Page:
What can I do to treat my own hip? –

This may sound obvious, but the number one thing you can do to relieve your hip pain is to stop aggravating your hip. This means avoiding activities that exacerbate hip impingement such as those movements involving extreme hip flexion. In the gym this may include deep squats, lunges or leg presses, certain yoga poses, and at work this may include deep squatting activities, or activities kneeling on the ground. 

If you play high-impact sports, particularly those that combine quick change of direction movements with kicking, such as football, soccer and gymnastics, then you may need an extended period of time off. 

If you’re still keen to squat, you can do so by limiting the depth to which you squat by placing a chair or bench behind you to prevent you squatting any lower than the bench (IMAGE). 

Prolonged sitting can also irritate the hip, however, changing the angle of your hip by placing a thick pillow under your bottom, keeping your knees apart, and leaning back from time to time will help. As will setting a timer at your desk to get up and walk around for a few seconds, every 20 minutes or so.

Hip Pain Emma sitting on pillow


Will massaging my hip help relieve pain? –

Yes! Often with hip impingement, the muscles of the hip and thigh get tight, which can further exacerbate pain and stiffness. Massaging these muscles by lying on a foam roller can really help, or even massaging yourself with your hands, or using a spikey ball or a massage gun.


As your muscles get looser, adding in some gentle hip mobility exercises or stretches may also help. But just remember, sometimes these movements can be aggravating because they can put your hip in an impingement position. Start gently and don’t push into the movement too hard, or too quickly.

pathways physio hip and groin pain


Are there strength exercises that I can do to help hip impingement?  –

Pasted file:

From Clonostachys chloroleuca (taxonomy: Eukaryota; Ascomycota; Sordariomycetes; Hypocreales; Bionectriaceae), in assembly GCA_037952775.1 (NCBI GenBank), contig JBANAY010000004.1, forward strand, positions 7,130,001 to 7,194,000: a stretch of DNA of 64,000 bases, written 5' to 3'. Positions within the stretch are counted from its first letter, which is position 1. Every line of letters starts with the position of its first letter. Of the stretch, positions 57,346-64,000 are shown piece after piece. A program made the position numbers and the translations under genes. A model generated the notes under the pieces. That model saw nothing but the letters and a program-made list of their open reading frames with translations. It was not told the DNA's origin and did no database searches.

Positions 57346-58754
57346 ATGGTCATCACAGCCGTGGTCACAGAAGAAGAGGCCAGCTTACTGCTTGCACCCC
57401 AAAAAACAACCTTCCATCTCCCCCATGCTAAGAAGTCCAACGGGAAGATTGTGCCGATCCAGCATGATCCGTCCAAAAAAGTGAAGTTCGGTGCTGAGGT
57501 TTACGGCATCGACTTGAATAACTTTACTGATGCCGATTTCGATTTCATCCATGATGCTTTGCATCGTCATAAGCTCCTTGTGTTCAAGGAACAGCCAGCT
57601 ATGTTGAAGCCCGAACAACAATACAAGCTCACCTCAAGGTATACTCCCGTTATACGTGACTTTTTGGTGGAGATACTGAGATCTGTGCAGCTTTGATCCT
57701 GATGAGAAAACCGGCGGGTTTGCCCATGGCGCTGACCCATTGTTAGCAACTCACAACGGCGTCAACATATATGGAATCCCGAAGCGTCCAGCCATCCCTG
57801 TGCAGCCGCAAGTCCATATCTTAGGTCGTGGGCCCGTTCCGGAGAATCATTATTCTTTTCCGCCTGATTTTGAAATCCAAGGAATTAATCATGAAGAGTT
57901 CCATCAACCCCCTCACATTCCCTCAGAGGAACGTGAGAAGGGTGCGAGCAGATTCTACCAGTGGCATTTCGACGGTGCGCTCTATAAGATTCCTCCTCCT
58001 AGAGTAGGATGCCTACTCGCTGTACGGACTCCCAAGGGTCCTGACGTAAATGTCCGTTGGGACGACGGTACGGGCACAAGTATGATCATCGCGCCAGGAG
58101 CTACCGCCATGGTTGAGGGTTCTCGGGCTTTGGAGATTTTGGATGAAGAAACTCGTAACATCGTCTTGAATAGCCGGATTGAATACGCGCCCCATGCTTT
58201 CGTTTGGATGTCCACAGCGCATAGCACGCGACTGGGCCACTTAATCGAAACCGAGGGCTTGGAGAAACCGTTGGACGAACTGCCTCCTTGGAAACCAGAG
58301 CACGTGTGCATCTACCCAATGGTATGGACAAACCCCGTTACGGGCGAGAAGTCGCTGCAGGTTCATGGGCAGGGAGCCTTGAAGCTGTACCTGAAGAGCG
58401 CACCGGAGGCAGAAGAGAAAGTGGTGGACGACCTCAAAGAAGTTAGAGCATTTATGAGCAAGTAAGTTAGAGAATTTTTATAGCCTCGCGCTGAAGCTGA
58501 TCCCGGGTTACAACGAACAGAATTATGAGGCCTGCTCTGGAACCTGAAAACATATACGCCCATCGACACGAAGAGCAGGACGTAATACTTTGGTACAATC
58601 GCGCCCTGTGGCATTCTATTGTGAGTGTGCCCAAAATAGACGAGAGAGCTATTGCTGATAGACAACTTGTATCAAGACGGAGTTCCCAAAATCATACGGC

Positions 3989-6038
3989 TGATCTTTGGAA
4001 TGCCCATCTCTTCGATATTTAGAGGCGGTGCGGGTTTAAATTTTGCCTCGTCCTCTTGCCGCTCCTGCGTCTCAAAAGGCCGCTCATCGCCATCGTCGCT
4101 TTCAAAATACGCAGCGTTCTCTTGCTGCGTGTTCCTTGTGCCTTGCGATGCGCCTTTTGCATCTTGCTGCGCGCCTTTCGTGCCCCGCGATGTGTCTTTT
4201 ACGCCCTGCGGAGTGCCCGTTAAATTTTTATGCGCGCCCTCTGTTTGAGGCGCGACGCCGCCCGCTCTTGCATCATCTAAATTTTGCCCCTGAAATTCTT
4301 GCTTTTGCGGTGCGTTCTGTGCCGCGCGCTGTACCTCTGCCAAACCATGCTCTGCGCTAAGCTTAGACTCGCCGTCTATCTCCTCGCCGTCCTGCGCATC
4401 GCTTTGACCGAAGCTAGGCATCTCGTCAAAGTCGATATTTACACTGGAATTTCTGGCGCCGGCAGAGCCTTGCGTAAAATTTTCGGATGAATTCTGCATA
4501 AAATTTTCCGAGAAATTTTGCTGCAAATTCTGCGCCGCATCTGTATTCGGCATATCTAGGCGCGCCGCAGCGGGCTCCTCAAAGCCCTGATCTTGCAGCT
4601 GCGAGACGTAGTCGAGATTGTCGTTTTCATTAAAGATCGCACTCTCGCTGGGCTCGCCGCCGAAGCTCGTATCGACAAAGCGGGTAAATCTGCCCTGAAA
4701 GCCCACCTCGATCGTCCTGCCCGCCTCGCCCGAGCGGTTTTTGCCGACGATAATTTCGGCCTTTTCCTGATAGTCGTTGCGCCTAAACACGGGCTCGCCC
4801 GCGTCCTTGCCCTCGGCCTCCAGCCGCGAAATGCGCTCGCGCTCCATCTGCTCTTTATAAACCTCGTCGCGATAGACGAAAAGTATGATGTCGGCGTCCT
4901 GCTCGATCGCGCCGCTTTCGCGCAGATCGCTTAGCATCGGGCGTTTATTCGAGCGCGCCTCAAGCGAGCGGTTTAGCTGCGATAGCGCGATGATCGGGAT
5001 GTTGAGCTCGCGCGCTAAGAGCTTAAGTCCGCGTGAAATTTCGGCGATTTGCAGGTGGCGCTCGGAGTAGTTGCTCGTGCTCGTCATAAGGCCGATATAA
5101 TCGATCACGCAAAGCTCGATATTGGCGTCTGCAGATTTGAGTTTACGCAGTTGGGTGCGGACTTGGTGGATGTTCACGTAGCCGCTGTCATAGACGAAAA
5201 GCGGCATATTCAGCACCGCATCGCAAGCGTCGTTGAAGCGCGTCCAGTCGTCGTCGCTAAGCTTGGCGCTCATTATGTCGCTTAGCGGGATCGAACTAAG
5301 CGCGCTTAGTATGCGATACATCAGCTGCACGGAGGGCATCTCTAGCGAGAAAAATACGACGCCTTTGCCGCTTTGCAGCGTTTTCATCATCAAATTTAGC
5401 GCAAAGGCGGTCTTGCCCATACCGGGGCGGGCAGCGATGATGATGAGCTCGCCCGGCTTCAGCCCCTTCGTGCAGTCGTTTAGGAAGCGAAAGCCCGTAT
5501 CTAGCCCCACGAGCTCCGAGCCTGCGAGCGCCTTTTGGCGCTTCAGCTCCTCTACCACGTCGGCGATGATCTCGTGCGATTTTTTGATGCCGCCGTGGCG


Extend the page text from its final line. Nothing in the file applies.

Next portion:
Strengthening the muscles surrounding the hip, as well as the core, is absolutely crucial to alleviate hip pain in the long term. A program consisting of exercises to strengthen the hip extensors, adductors, abductors, external rotators and flexors, that respects the hip and avoids impingement positions, can help stabilise the hip joint, improve hip biomechanics, and alleviate pain. You can definitely try this yourself, but a Physio who specializes in treating FAI to create the program for you, and help you progress it will turbocharge your results

pathways physio surgical rehab



In summary, while femoroacetabular impingement (FAI) can present challenges, there are numerous strategies you can employ to overcome hip pain such as reducing aggravating activities, getting onto a foam roller and committing to a comprehensive hip strengthening program. With the right approach and determination, it’s entirely possible to overcome FAI, return to an active, pain-free lifestyle. and get back to doing the things you love. 


LEARN MORE quick tips to overcome hip and groin pain caused by excessive sitting when working from home in this blog.


If you’re still struggling to get on top of your pain, our Physiotherapists are experts in treating hip pain. Call (03) 97522368 or BOOK ONLINE and get a treatment plan to overcome your hip pain today.